ALEX Lesson Plan

     

Exponential Trash

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  This lesson provided by:  
Author:Nancy Caffee
System: Blount County
School: Blount County Career Technical Center
The event this resource created for:ASTA
  General Lesson Information  
Lesson Plan ID: 32246

Title:

Exponential Trash

Overview/Annotation:

Waste disposal is a problem for the entire Earth and must be dealt with in a responsible manner to maintain biodiversity in ecosystems. After investigating the amount of waste they produce as an individual, family, class, school, community, and society, students investigate how items decompose in a landfill and develop arguments to support a solution to the problem. Students engage in argument to defend the effectiveness of a design solution on a proposed method of disposing of waste in their school and community. 

This lesson results from a collaboration between the Alabama State Department of Education and ASTA.

 Associated Standards and Objectives 
Content Standard(s):
Science
SC2015 (2015)
Grade: 7
Life Science
7 ) Use empirical evidence from patterns and data to demonstrate how changes to physical or biological components of an ecosystem (e.g., deforestation, succession, drought, fire, disease, human activities, invasive species) can lead to shifts in populations.

Insight Unpacked Content
Scientific And Engineering Practices:
Analyzing and Interpreting Data
Crosscutting Concepts: Stability and Change
Disciplinary Core Idea: Ecosystems: Interactions, Energy, and Dynamics
Evidence Of Student Attainment:
Students:
  • Use information gained from data patterns and analysis to demonstrate that any change in an ecosystem can lead to shifts in populations.
Teacher Vocabulary:
  • Empirical evidence
  • Patterns
  • Data
  • Ecosystem
  • Populations
  • Physical components (e.g., water, air, temperature, sunlight, soil, etc.)
  • Biological components (e.g., plants, animals, etc.)
  • Phenomena (e.g., deforestation, succession, drought, fire, disease, human activities, invasive species, etc.)
Knowledge:
Students know:
  • Ecosystems are dynamic in nature and can change over time.
  • Disruptions to any physical or biological component of an ecosystem can lead to shifts in all its populations.
  • Changes in the physical or biological components of an ecosystem (e.g., rainfall, species introduction) can lead to changes in populations of species.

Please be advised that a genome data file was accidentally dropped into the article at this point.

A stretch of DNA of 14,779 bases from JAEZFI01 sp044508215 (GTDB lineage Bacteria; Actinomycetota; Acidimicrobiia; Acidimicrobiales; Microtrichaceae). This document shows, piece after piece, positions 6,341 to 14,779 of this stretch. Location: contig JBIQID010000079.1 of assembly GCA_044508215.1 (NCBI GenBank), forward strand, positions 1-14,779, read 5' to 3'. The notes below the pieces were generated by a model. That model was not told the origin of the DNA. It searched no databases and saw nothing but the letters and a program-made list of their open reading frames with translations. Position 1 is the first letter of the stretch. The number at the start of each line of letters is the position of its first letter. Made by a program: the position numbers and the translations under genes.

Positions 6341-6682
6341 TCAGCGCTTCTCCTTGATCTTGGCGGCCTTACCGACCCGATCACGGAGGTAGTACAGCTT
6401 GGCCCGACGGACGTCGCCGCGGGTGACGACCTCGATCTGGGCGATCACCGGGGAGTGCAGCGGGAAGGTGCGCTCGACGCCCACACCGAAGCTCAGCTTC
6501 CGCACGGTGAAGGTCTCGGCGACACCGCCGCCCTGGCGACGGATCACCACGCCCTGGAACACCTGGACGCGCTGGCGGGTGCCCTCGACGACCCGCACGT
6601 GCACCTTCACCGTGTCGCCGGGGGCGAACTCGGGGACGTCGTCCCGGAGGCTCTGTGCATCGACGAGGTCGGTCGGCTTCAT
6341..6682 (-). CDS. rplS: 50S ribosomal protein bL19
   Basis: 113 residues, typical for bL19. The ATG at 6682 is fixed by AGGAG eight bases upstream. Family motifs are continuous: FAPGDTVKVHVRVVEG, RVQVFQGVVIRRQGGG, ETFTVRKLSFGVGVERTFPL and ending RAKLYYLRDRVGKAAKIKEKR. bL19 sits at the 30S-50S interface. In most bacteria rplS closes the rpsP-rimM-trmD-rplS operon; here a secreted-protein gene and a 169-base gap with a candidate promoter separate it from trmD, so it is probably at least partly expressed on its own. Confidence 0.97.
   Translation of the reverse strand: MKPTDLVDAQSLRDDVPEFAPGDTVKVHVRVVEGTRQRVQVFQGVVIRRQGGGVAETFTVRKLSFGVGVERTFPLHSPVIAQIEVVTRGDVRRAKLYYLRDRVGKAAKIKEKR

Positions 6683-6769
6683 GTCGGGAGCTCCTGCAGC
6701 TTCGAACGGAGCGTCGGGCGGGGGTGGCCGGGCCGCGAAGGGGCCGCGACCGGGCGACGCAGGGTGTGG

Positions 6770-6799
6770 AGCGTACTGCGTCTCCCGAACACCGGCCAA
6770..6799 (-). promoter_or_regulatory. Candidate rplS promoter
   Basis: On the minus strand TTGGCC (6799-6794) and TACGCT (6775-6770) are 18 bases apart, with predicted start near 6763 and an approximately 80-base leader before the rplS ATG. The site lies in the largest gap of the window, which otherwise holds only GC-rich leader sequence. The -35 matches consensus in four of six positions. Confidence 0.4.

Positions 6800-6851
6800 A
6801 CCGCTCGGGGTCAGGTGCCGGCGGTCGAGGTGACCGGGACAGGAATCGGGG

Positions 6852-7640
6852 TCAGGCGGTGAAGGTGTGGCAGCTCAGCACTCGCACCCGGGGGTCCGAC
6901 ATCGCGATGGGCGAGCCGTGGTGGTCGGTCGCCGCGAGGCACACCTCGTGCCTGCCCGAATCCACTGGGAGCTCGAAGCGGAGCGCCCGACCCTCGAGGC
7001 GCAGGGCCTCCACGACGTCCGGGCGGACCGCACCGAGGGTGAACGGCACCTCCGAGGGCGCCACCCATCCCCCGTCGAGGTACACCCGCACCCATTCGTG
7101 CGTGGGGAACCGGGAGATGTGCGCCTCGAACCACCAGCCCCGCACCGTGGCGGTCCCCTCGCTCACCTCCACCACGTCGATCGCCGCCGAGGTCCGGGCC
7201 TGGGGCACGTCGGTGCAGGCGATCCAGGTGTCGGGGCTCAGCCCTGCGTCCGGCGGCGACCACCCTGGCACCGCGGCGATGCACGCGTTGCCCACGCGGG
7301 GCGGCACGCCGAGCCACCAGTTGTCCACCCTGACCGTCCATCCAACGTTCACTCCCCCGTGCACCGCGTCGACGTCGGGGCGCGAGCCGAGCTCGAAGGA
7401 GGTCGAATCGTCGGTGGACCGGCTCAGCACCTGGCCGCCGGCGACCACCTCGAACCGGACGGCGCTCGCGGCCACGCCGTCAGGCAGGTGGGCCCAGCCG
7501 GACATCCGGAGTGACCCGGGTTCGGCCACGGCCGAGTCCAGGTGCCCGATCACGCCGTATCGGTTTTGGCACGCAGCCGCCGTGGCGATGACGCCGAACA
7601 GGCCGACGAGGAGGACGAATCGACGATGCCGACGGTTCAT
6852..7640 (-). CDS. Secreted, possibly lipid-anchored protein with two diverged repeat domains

Skills:
Students are able to:
  • Demonstrate the scientific idea that changes to physical or biological components of an ecosystem can affect the populations living there.
  • Identify and describe the given evidence needed to demonstrate the scientific idea that changes to physical or biological components of an ecosystem can affect the populations living there.
  • Evaluate the given evidence, identifying the necessary and sufficient evidence for supporting the scientific idea.
  • Use reasoning to connect the evidence and support an explanation using patterns in the evidence to predict the causal relationship between physical and biological components of an ecosystem and changes in organism populations.
Understanding:
Students understand that:
  • Changes in the amount and availability of given resource may result in changes in the population of an organism.
  • Changes in the amount or availability of a resource may result in changes in the growth of individual organisms.
  • Resource availability drives competition among organisms, both within a population as well as between populations.
  • Resource availability may have an effect on a population's rate of reproduction.
AMSTI Resources:
AMSTI Module:
Investigating Biodiversity and Interdependence
Studying the Development and Reproduction of Organisms

NAEP Framework
NAEP Statement::
L8.8a: All organisms cause changes in the environment where they live.

NAEP Statement::
L8.8b: Some of these changes are detrimental to the organisms or other organisms, whereas others are beneficial.



Alabama Alternate Achievement Standards
AAS Standard:
SCI.AAS.7.7- Interpret data to see how changes in an ecosystem (e.g., drought, forest fires) affect the animal population in an area.


Science
SC2015 (2015)
Grade: 7
Life Science
9 ) Engage in argument to defend the effectiveness of a design solution that maintains biodiversity and ecosystem services (e.g., using scientific, economic, and social considerations regarding purifying water, recycling nutrients, preventing soil erosion).

Insight Unpacked Content
Scientific And Engineering Practices:
Engaging in Argument from Evidence
Crosscutting Concepts: Stability and Change
Disciplinary Core Idea: Ecosystems: Interactions, Energy, and Dynamics
Evidence Of Student Attainment:
Students:
  • Argue using evidence to support claims of the effectiveness of the design solution.
Teacher Vocabulary:
  • Evidence
  • Engineering design process
  • Design solution
  • Biodiversity
  • Ecosystem
  • Ecosystem service
  • Scientific argument
  • Criteria
  • Constraint
  • Economic considerations
  • Social considerations
  • Recycling nutrients
  • Soil Erosion
  • Water Purification
Knowledge:
Students know:
  • Evidence about performance of the given design solution. Biodiversity describes the variety of species found in the earth's ecosystems.
  • The completeness of the biodiversity of an ecosystem is often used as a measure of health.
  • Changes in biodiversity can influence humans' resources and ecosystem services.
Skills:
Students are able to:
  • Identify and describe a given design solution for maintaining biodiversity and ecosystem services.
  • Identify and describe the additional evidence (in the form of data, information, or other appropriate forms) that is relevant to the problem, design solution, and evaluation of the solution.
  • Collaboratively define and describe criteria and constraints for the evaluation of the design solution.
  • Use scientific evidence to evaluate and critique a design solution.
  • Present oral or written arguments to support or refute the given design solution.
Understanding:
Students understand that:
  • There are processes for evaluating solutions with respect to how well they meet the criteria and constraints.
AMSTI Resources:
AMSTI Module:
Investigating Biodiversity and Interdependence

Alabama Alternate Achievement Standards
AAS Standard: